3 I could wish that I myself were accursed, separated from Christ for the sake of my countrymen, my kinsmen according to the flesh, 4 who are Israelites, to whom belongs the adoption as sons, the glory, the covenants, the giving of the Law, the divine service, and the promises; 5 of whom are the fathers, and from whom is the Christ according to the flesh, who is over all, God blessed unto the ages. Amen. (Rom9:3-5)
It is an extraordinary opening statement of Paul’s that he was even willing to be estranged from Christ for the sake of his fellow Israelites. But it is not mere patriotism – he knew what his fellow countrymen were intended to be and had already been: God’s chosen people. And as I have been in the business of demonstrating, that was not in the sense of being the only people God cared about or intended should play a positive role in His future plans for the human race, but the people through whom and under His Son’s leadership would inaugurate His Kingdom of Righteousness on Earth (Is49:6).
This is why Jesus Himself was a Jew and referred to His fellow Jews as “the children of the Kingdom”, at the same time warning that they were about to be usurped in that role by others (Mt8:11-12). But this was not because it had been the Plan all along to admit Gentiles into the messianic community, it was a punishment for the Jews for their unbelief. Paul will make that clear in a couple of chapters time if only anyone would take him at his word. Also, he writes in the same chapter (11:24) that the Gentiles “were cut out from what is by nature a wild olive tree and against nature grafted into a cultivated olive tree”. Gentiles were uncultivated, the Jews were not – but they had failed in their calling to be a light and saving influence for the rest of the world (Is49:6). Many (e.g. the NASB translators) show by their utilization of capitalized pronouns that they understand the “servant” in Isaiah chapter49 to be referring to the coming Messiah. On the contrary, it is referring to the nation of Israel as verse 3 of the chapter affirms, as indeed does Paul when he quotes from that passage in Acts13:47 in the context of the Jews rejecting his message.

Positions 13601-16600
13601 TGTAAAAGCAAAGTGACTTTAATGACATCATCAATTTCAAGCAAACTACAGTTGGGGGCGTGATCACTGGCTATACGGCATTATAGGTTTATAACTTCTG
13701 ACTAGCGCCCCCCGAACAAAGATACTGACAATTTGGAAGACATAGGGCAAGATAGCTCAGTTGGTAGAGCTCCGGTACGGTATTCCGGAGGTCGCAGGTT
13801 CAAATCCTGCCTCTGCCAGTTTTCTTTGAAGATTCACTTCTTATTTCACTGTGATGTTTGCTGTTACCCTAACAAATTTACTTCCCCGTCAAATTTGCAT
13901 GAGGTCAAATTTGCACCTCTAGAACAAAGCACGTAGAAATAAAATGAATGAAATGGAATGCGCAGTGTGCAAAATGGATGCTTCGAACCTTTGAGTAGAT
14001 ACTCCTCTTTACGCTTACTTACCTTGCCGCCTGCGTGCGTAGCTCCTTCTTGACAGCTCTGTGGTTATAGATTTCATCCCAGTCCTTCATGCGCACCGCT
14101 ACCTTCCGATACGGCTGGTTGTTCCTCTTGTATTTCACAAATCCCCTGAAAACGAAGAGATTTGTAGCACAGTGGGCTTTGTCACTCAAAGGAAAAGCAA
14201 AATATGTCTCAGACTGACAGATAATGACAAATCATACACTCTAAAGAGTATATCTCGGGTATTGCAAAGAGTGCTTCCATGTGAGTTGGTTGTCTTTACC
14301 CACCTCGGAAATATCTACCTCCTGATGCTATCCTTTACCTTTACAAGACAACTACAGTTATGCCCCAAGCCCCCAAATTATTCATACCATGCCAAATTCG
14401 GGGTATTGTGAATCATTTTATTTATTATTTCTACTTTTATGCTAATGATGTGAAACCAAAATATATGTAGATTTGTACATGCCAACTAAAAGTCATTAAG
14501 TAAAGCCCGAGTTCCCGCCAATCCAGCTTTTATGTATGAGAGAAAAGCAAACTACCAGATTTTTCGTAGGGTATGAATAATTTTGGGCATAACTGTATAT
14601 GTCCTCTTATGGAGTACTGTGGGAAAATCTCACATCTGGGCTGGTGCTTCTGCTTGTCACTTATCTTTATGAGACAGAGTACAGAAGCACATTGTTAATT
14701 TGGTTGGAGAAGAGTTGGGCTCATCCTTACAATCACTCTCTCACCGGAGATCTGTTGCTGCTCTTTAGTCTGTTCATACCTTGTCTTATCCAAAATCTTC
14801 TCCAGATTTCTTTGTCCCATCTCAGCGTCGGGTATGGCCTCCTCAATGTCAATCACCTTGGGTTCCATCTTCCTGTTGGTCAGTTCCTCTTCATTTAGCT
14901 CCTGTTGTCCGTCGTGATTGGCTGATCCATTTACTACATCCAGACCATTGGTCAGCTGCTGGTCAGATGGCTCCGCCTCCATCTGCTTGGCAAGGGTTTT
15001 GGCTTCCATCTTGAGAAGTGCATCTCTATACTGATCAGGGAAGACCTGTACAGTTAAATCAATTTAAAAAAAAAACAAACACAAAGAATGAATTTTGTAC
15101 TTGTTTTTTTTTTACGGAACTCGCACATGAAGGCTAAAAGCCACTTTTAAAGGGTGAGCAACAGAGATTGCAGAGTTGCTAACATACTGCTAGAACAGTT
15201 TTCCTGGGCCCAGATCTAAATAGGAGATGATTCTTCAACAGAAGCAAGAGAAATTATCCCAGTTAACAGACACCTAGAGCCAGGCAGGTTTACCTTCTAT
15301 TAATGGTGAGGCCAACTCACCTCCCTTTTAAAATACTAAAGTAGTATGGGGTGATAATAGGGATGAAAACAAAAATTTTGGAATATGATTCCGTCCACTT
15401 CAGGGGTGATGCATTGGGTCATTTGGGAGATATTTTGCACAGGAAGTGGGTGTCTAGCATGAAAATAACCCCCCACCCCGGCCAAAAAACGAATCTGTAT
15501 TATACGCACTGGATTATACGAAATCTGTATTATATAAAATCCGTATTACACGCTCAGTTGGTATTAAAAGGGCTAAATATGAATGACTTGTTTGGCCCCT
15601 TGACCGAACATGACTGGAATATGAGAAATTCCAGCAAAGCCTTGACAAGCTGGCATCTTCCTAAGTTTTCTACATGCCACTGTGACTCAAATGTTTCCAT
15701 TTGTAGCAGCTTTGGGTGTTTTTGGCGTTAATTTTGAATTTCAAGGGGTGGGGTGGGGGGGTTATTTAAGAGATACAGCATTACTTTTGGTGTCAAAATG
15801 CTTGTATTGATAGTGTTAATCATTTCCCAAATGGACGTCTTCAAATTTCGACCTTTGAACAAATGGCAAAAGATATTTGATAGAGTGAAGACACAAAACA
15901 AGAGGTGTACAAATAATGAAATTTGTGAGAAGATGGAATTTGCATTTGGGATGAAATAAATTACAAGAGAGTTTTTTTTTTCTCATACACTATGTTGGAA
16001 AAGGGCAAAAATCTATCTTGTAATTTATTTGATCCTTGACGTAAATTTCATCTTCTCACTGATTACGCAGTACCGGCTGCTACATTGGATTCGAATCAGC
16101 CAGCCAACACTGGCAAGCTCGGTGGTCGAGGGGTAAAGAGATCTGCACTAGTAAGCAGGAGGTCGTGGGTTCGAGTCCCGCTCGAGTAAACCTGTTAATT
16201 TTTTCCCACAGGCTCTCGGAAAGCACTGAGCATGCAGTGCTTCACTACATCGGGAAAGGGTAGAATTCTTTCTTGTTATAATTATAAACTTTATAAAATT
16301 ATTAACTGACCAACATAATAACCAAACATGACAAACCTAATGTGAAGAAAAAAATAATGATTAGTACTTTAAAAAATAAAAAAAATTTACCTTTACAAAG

So, in what sense were Jews the cultivated ones? It was they, writes Paul, who were to be adopted into God’s family, come to experience God’s glory, benefit from inclusion within the Covenant of Promise and perform divine service (v4). “For you (Israel) are a people holy to the Lord your God; it is you the Lord has chosen out of all the peoples on earth to be His people, His treasured possession” (Deut14:2). Both Israel and the Church are also described as a nation of priests. This, together with what I have just quoted from Deuteronomy should illustrate that it was never God’s intention that the whole Old Testament world “become Jewish”. The same principles apply to the Church and its role in the world: “For you (also) are a chosen people, a royal priesthood, a holy nation, a people for God’s own possession, so that you may proclaim the excellencies of Him who has called you out of darkness into His marvelous light (1Pet2:9). And it was as a result of Jewish unfaithfulness (Rom11 vv11,12,15,30) that members of the Gentile nations could now “come to share an inheritance with the sanctified” (Acts26:18), Having a right understanding of the global context of Israel and the Church has huge implications to broader providence which will be examine further when we look at Romans 11.